Annual report of the Special Representative of the Secretary-General for Children and Armed conflict, Radhika Coomaraswamy (A/HRC/15/58)
Agenda item 3
Promotion and protection of all human rights, civil, political, economic, social and cultural rights, including the right to development
1. The present report, covering the period May 2009 to May 2010, is submitted pursuant to General Assembly resolution 51/77 and other subsequent resolutions of the Assembly on the rights of the child, including its most recent resolution 64/146, in which the Assembly requested the Special Representative on Children and Armed Conflict to continue to submit a report to the Human Rights Council on the activities undertaken in discharging her mandate, including information on her field visits and on the progress achieved, and challenges remaining on the children and armed conflict agenda.
2. Over the past 60 years, the nations of the world have developed a truly impressive body of international humanitarian and human rights instruments. This is a year of milestones for international instruments that provide for the protection of children in situations of armed conflicts - it is the twentieth anniversary of the adoption of the Convention on the Rights of the Child; the sixtieth anniversary of the Geneva Conventions; and last year, we celebrated the sixtieth anniversary of the adoption of the Universal Declaration of Human Rights. This year, on the 25th of May 2010, we also marked the passing of a decade since the adoption of the Optional Protocols to the Convention on the Rights of the Child. The two protocols, on the sale of children, child prostitution and child pornography (OPSC) and on the involvement of children in armed conflict (OPAC) respectively, now benefit from a wide moral consensus among the international community, with 132 countries having ratified OPAC and 135 countries OPSC. However, the aspirations of these protocols are still being flouted with impunity, blighting the future of children, both in peace and in war.
3. Children affected by armed conflict is an issue which is of prime importance, both as a threat to international peace and security and also as a human rights concern, which never ceases to shock and horrify. Their suffering bears many faces in the midst of armed conflict and its aftermath. Appalling numbers of children are being killed and maimed, while many more are left orphans. Thousands are raped, sexually abused and left profoundly traumatized. Children are compelled to bear arms as child soldiers, act as spies, suicide bombers, human shields, or become sexual slaves by armed forces or groups. They are disproportionately affected by displacement and forced to flee their homes to ensure their survival. They are deprived of education, health care and access to justice mechanisms.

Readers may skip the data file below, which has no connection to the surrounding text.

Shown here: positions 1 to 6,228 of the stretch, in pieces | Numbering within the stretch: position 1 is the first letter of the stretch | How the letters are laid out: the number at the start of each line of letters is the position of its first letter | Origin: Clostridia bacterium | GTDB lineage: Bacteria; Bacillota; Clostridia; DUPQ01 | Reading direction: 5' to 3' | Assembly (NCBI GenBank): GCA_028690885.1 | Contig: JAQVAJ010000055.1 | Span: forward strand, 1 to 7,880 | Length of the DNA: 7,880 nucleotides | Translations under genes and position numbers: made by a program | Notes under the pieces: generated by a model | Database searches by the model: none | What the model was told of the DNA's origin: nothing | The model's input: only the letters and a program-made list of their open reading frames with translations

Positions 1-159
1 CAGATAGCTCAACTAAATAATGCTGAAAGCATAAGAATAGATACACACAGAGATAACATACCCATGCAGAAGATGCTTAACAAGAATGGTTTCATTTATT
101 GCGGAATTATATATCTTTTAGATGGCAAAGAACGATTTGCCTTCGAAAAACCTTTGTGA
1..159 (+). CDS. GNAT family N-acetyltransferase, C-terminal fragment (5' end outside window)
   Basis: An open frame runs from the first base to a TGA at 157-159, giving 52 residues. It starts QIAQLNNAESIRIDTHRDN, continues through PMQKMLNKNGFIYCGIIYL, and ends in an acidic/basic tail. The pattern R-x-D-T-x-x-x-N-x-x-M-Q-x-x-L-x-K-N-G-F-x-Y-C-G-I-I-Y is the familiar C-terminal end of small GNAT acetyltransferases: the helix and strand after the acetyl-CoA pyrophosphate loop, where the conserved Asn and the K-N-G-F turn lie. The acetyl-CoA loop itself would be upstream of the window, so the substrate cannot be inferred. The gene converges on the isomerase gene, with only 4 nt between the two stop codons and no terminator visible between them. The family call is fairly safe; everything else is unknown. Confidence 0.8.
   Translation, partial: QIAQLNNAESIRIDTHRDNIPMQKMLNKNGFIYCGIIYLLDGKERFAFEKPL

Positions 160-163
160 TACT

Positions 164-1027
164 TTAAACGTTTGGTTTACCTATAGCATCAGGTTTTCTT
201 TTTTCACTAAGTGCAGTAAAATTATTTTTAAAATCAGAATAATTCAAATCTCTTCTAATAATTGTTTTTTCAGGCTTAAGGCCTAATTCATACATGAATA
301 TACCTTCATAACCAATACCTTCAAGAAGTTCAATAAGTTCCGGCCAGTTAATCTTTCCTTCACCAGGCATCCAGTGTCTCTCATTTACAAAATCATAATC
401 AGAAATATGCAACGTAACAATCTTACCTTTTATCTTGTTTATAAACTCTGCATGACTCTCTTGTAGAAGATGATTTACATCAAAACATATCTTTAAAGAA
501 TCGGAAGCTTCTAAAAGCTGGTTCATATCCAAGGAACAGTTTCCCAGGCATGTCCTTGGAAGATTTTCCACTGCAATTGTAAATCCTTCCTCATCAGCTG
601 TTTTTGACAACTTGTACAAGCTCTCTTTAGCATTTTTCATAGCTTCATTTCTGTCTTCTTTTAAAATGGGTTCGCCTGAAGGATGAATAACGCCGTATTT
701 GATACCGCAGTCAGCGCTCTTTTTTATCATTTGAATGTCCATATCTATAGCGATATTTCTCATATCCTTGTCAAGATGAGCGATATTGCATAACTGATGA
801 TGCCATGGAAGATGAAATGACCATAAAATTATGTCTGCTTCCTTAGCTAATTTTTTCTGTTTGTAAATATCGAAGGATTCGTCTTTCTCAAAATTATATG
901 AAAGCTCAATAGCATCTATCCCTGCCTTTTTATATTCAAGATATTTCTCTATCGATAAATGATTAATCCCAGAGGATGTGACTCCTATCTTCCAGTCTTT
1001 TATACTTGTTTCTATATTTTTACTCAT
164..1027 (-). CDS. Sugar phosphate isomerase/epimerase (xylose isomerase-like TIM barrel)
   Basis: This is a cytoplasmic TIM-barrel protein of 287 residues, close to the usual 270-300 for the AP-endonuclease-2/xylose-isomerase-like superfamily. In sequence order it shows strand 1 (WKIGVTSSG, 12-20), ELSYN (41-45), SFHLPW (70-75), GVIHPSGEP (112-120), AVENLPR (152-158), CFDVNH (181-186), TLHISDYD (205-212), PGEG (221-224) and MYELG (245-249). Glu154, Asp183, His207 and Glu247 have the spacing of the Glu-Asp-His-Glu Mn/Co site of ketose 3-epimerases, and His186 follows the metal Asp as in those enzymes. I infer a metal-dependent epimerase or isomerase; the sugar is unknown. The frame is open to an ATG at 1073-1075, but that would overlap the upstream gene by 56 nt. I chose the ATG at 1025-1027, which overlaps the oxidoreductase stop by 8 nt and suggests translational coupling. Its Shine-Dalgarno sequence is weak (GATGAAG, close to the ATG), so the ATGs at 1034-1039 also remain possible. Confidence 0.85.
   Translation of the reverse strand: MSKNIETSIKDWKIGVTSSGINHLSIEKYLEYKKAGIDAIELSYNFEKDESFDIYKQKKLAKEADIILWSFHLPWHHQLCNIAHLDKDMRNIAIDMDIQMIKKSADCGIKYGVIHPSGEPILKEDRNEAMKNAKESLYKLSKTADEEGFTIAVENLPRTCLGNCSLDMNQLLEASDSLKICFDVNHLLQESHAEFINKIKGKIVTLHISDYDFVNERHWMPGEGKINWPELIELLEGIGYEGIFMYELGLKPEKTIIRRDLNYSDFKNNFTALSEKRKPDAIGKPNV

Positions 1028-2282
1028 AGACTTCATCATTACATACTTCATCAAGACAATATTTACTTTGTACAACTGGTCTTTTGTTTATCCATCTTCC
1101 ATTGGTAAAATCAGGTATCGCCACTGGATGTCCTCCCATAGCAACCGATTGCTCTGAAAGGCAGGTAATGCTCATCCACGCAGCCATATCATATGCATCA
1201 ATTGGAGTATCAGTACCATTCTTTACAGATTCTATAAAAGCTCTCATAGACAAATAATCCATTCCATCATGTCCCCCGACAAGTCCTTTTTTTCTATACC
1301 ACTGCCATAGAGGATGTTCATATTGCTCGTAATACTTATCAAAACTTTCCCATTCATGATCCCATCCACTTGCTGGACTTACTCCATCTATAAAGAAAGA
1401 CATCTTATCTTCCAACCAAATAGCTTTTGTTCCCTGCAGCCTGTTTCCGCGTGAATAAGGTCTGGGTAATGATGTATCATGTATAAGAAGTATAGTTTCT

4. The international community must be seen to be responding, as a matter of priority, to mitigate the impact of conflict on children, to ensure the enforcement of international norms and standards and to end the impunity of violating parties. The Human Rights Council should consider it a primary duty to guarantee the protection of civilians, including children, during armed conflict, and the vindication of human rights. As the main United Nations body monitoring and protecting fundamental rights and freedoms, the Council should continue to make the protection, rights and well-being of children affected by armed conflict a central concern throughout its work.
5. The Special Representative welcomes the adoption by the Human Rights Council of its resolution 13/20 on the rights of the child and the fight against sexual violence against children, and its condemnation in the strongest terms of rape and other forms of sexual violence committed against children in armed conflict. The Special Representative also appreciates the call by the Human Rights Council in resolution 13/20, echoing Security Council resolutions 1612 (2005) and 1882 (2009), to all parties to armed conflict who perpetrate these violations to undertake commitments, as well as to prepare and implement concrete and effective time-bound action plans, to end such abuses. The Special Representative wishes to express appreciation to the Uruguayan and Spanish delegations for their active role in this process.
6. The Special Representative welcomes the decision of the Human Rights Council to begin preparation of a draft optional protocol to the Convention on the Rights of the Child to provide a communications procedure. Given that the Convention has achieved almost universal ratification yet remains the only treaty without a communications procedure, this decision is a momentous one to further strengthen and secure the rights of children equally in all settings and circumstances. Where national systems fail to address and redress child rights violations, and all domestic remedies have been exhausted, child victims of violations should be given the opportunity to seek assistance at the international level. The Special Representative looks forward to participating in the forthcoming negotiations.
7. The Special Representative also wishes to extend her appreciation for the invitation to attend the annual meeting of special rapporteurs, representatives, independent experts and chairpersons of working groups of June 2010, and hopes to maintain a close relationship with the special procedures.